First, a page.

- AP English Literature and Composition
AP* English Literature and Composition immerses students in novels, plays, poems, and short stories from various periods. Students will read and write daily, using a variety of multimedia and interactive activities, interpretive writing assignments, and class discussions to assess and improve their skills and knowledge. The course places special emphasis on reading comprehension, structural and critical analysis of written works, literary vocabulary, and recognizing and understanding literary devices. The equivalent of an introductory-college level class, this course prepares students for the AP exam and for further study in creative writing, communications, journalism, literature, and composition.
- AP Calculus AB
In AP* Calculus AB, students learn to understand change geometrically and visually (by studying graphs of curves), analytically (by studying and working with mathematical formulas), numerically (by seeing patterns in sets of numbers), and verbally. Instead of simply getting the right answer, students learn to evaluate the soundness of proposed solutions and to apply mathematical reasoning to real-world models. Calculus helps scientists, engineers, and financial analysts understand the complex relationships behind real-world phenomena. The equivalent of an introductory-level college calculus course, AP Calculus AB prepares students for the AP exam and for further study in science, engineering, and mathematics.
- AP Statistics
AP* Statistics gives students hands-on experience collecting, analyzing, graphing, and interpreting real-world data. They will learn to effectively design and analyze research studies by reviewing and evaluating real research. The next time they hear the results from another poll or study, they will know whether the results are valid. As the art of drawing conclusions from imperfect data and the science of real-world uncertainties, statistics plays an important role in many fields. The equivalent of an introductory-level college course, AP Statistics prepares students for the AP exam and for further study in science, sociology, medicine, engineering, political science, geography, and business.
- AP Biology
AP* Biology builds students’ understanding of biology on both the micro and macro scales. After studying cell biology, students move on to understand how evolution drives the diversity and unity of life. Students will examine how living systems store, retrieve, transmit, and respond to information and the processes used by organisms to utilize free energy. The equivalent of an introductory-level college biology course, AP Biology prepares students for the AP exam and for further study in science, health sciences, and engineering.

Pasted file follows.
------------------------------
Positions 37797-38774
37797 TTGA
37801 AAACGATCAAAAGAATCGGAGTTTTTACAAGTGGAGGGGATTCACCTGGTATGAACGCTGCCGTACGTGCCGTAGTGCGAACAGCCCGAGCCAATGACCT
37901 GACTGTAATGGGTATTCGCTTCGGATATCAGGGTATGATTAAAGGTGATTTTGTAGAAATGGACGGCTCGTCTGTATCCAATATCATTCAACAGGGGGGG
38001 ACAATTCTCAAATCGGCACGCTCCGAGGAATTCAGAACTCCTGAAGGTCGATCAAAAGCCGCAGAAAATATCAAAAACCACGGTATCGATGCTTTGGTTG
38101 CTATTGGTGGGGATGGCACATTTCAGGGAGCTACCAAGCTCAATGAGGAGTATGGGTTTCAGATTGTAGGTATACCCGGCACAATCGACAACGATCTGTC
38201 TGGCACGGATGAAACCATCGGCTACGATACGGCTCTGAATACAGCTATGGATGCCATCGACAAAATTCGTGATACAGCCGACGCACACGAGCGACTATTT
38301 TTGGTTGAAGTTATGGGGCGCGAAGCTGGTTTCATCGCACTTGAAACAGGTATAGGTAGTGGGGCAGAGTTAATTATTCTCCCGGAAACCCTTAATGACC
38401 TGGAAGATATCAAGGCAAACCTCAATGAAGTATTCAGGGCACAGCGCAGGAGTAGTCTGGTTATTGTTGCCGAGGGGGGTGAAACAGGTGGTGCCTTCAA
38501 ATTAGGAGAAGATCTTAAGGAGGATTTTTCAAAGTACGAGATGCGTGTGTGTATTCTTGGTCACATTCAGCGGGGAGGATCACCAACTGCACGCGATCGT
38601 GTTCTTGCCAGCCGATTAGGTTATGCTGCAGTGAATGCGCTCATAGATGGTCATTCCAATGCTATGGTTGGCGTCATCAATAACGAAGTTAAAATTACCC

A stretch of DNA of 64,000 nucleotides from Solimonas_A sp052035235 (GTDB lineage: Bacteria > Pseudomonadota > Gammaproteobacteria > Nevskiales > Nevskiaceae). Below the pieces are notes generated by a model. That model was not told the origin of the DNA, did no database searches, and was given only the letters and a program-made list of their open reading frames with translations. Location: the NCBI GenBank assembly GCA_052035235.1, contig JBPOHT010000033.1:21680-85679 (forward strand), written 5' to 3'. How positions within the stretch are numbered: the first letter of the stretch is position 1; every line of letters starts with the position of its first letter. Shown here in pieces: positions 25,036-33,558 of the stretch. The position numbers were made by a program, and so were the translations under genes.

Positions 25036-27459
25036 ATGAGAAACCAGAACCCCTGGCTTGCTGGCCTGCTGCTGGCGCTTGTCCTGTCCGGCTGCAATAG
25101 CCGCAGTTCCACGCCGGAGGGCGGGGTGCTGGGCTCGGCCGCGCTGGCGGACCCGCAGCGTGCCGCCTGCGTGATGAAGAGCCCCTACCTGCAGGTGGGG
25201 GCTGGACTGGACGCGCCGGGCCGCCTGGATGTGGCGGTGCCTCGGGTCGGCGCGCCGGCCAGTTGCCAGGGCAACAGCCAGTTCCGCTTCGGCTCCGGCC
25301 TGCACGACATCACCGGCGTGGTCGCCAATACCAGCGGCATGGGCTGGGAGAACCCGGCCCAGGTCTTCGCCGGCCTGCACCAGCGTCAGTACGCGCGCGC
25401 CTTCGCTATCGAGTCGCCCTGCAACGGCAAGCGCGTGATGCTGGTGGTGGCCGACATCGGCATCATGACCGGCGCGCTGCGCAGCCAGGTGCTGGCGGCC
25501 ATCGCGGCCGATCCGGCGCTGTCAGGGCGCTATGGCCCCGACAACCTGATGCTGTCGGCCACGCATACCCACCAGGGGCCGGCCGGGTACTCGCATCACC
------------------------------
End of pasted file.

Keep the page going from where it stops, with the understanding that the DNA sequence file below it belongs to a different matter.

- AP Chemistry
AP* Chemistry builds students’ understanding of the nature and reactivity of matter. After studying the structure of atoms, molecules, and ions, students move on to solve quantitative chemical problems and explore how molecular structure relates to chemical and physical properties. Students will examine the molecular composition of common substances and learn to predictably transform them through chemical reactions. The equivalent of an introductory-level college chemistry course, AP Chemistry prepares students for the AP exam and for further study in science, health sciences, and engineering.
- AP Environmental Science AP* Environmental Science provides students with the scientific principles, concepts, and methodologies required to understand the interrelationships of the natural world. The course draws upon various disciplines, including geology, biology, environmental studies, environmental science, chemistry, and geography in order to explore a variety of environmental topics. Topics explored include natural systems on Earth; biogeochemical cycles; the nature of matter and energy; the flow of matter and energy through living systems; populations; communities; ecosystems; ecological pyramids; renewable and nonrenewable resources; land use; biodiversity; pollution; conservation; sustainability; and human impacts on the environment. The equivalent of an introductory college-level science course, AP Environmental Science prepares students for the AP exam and for further study in science, health sciences, or engineering.
- AP Psychology1